Q. Felix, you also mentioned, it's kind of a follow-up to what you said about your love for Watkins Glen, and also you brought up that going into Barber, you're going to be -- you haven't driven much INDYCARs on the iRacing side. What's the game plan for Barber?
FELIX ROSENQVIST: Well, I think whatever lap time someone makes, you kind of have to try and beat it, what Sage said. It doesn't really matter which track or which drivers. If someone is making a lap time, that's kind of the danger with the sim because you can spend endless hours just trying to get quicker and quicker, so that was pretty clever of him to sandbag because he actually didn't look like a contender, but I kind of expected something was coming. He was a bit sneaky there.

But I mean, Barber, Watkins, whatever track it is, I think it's going to turn out probably tighter next time because there's going to be more guys maybe upgrading their rigs a little bit, spending more time, so yeah, I think the second race is going to be really tough.

Q. Sage, what was your strategy coming into the race?
SAGE KARAM: Qualify first, lead every lap, and hopefully keep the car in one piece. That was the strategy, and it worked out pretty well, I think. You know, I think the main thing I had to do was make sure I was starting first. I was like -- I spent basically all morning this morning just offline practicing qual sims, and that's why I wasn't in any of the practice runs this morning, guys, by the way. I was on offline just literally doing qual sims, and I really just focused on that because that was I feel like going to be half the battle.

The car was pretty hard to drive when you were in dirty air, so I knew I had to be at least first or second. Once I had that checked off the list, then it was all about just like keeping it consistent for 45 laps. It was a long time in the sim, that's for sure, and it was -- I feel like when you're driving a real INDYCAR, it's really physically demanding, but I feel like this INDYCAR on a simulator at your house is so much more mentally demanding to me. I don't know, I feel like maybe it's just because you're looking at screens or I have no idea, but I was like mentally shot after all of that, and you have people talking to you all the time on discord and everything and you're just trying to filter everything out and just focus forward.

Q. Will, what was your favorite part of being in this race?
WILL POWER: I'd say my favorite part was just competing. We haven't been able to do that obviously because we didn't get to race the first race. I think everyone was really ready for it. Just to get out there and be in a competition, everyone has got equal equipment. I love that. That's what I live for. I don't really live for driving the car or anything, I just live to compete, and that was what I enjoyed the most.

Q. Felix, you've been racing on iRacing for a while and recently got your setup here in the U.S.; what differences are there with your new setup versus your other one?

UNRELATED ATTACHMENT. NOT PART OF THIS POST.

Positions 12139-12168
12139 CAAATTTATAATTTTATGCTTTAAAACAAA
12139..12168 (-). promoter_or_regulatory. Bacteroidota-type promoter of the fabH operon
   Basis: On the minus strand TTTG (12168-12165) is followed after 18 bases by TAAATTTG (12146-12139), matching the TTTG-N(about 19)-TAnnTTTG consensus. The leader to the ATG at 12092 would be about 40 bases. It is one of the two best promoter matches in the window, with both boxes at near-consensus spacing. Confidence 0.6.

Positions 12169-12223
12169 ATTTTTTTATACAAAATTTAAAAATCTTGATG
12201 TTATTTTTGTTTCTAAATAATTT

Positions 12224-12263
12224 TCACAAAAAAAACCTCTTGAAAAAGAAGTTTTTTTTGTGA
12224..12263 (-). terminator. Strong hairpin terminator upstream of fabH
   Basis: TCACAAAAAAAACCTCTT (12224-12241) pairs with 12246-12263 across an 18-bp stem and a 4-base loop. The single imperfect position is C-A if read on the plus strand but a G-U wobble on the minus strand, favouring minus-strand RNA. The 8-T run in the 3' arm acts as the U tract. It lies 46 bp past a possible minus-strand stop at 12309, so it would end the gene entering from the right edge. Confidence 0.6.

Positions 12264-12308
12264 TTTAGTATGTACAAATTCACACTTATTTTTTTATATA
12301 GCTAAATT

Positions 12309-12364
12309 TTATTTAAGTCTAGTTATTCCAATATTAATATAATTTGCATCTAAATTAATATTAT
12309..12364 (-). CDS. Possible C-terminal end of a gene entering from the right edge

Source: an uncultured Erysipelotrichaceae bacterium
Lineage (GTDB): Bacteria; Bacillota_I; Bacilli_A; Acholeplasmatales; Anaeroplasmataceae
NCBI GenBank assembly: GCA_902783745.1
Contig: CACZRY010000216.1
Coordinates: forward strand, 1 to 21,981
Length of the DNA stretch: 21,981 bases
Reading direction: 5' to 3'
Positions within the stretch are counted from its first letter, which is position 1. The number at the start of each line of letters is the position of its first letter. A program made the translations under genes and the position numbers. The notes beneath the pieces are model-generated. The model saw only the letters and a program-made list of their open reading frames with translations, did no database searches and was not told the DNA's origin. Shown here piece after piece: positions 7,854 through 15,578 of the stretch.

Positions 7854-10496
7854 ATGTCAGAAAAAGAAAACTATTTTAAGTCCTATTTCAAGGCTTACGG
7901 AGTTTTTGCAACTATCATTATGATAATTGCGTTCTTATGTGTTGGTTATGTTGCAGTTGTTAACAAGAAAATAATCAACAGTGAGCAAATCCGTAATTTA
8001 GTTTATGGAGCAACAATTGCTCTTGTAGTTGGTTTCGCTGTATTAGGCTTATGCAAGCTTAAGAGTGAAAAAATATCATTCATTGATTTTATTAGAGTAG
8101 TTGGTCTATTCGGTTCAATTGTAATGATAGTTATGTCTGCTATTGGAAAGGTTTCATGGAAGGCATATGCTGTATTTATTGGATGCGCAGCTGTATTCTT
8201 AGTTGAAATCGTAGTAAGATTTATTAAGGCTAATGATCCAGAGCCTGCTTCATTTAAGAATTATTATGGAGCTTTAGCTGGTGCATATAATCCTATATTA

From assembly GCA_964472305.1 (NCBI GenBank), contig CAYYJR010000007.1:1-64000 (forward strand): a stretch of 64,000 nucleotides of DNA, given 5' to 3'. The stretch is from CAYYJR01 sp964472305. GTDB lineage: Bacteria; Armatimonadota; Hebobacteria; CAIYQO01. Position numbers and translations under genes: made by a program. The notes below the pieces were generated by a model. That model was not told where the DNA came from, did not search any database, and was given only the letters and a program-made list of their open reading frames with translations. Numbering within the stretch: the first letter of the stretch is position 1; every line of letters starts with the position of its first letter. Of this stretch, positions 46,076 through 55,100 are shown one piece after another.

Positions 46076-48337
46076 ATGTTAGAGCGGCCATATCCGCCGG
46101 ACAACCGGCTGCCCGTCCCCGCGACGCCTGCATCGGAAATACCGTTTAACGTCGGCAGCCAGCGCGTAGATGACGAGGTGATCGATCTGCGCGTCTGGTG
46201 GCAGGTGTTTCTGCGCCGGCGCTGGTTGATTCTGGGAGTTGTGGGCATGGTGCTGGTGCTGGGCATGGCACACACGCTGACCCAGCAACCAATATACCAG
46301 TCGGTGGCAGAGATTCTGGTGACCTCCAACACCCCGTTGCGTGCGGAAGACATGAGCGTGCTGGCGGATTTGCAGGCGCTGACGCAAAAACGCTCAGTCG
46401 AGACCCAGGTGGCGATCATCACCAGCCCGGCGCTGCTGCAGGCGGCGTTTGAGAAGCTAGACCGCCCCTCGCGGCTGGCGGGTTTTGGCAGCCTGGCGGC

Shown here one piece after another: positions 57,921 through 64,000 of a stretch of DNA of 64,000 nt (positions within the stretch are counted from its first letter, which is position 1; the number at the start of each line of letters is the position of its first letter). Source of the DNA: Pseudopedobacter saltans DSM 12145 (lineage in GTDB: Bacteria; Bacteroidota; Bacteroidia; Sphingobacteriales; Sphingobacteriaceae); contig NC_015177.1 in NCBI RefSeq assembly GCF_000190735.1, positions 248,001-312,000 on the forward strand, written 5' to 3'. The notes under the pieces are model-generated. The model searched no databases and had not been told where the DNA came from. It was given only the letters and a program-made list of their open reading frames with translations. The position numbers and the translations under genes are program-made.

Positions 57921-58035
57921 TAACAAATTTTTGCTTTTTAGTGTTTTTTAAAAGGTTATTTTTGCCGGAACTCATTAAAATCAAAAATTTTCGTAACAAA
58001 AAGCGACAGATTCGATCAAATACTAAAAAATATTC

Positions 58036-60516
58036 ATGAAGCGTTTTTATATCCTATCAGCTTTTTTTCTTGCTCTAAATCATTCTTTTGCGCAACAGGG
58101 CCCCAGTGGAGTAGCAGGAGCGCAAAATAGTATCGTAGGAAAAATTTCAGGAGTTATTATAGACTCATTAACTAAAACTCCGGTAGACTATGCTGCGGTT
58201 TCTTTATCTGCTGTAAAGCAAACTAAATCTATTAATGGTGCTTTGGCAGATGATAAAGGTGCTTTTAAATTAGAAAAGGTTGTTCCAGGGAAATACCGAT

FELIX ROSENQVIST: I mean, my other one was only a steering wheel attached to the desk, so it was very -- like the most simple rig you can have, so I've made a big upgrade this winter because the off-season is so long. I started to get bored, and I was thinking, what do I need to do to keep up with my driving, and I bought a really good setup here in the U.S., and yeah, it kind of came in handy. I got that in January, so I'm pretty happy I did all that, and I got some practice done the last couple of weeks. So yeah, it's good fun. It's a good way to get into the sport, as well, for young kids. I really want to stress the point that you don't need a really expensive sim to be competitive. You know, there's plenty of guys out there iRacing who they finish top three in really, really tough races and they only have basically what I had before, just a steering wheel on a desk.

So yeah, it's pretty cool, and as Will said, it's also the same for everyone. Everyone has the same car, the same setup. That's what it's all about, so really good fun.

SAGE KARAM: I just wanted to thank the American Red Cross for making the donation and everything. That's really cool. A really cool thing to do, especially when we're in downtime to have something to do and try to make a silver lining out of all of this.

LEIGH DIFFEY: Having the Indiana Regional Chief Chad Priest of the American Red Cross on the show today was an extra bonus, as well. There are dozens of you on this call. Thanks for making time to ask the drivers questions, especially Asher with three great questions, and I think one of the great things is that we always talk about date equity over the course of the season. Well, obviously this is a mini-iRacing INDYCAR Challenge season, but we're going to try and build that time and day equity with it being attempting to be every Saturday at 4:00 p.m. eastern. So next week it's going to be Barber Motorsports Park, same as today, 4:00 p.m. eastern.

I think we're off to a really positive start. We've got our racing fix for the week. The drivers loved it. We enjoyed it. We hope you did, the fans enjoyed it, and yeah, it's filling a void, and it's perhaps taking our minds off greater things and certainly more severe things that are occurring in the world right now.

Thank you very much. It's been an enjoyable afternoon, and we'll see you next week at 4:00 p.m. eastern for Barber. Looking forward to it.